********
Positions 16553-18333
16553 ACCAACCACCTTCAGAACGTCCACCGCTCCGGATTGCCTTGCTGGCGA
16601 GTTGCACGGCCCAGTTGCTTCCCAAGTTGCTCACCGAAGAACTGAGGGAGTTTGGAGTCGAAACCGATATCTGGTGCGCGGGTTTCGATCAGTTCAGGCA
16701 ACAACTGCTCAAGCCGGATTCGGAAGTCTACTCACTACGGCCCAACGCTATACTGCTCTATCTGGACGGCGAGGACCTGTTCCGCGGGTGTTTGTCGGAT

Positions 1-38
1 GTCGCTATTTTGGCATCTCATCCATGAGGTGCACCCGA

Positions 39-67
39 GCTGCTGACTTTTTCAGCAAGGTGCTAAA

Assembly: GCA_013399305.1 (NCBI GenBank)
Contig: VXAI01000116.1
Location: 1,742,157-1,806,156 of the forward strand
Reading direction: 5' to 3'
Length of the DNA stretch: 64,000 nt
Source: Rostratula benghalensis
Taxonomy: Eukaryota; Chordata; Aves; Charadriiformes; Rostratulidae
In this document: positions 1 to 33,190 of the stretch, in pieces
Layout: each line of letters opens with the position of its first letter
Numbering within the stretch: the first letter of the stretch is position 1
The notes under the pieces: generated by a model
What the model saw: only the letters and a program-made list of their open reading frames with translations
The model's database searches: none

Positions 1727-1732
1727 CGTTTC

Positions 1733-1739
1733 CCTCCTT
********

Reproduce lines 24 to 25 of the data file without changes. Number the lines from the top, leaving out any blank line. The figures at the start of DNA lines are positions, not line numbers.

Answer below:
Positions 1733-1739
1733 CCTCCTT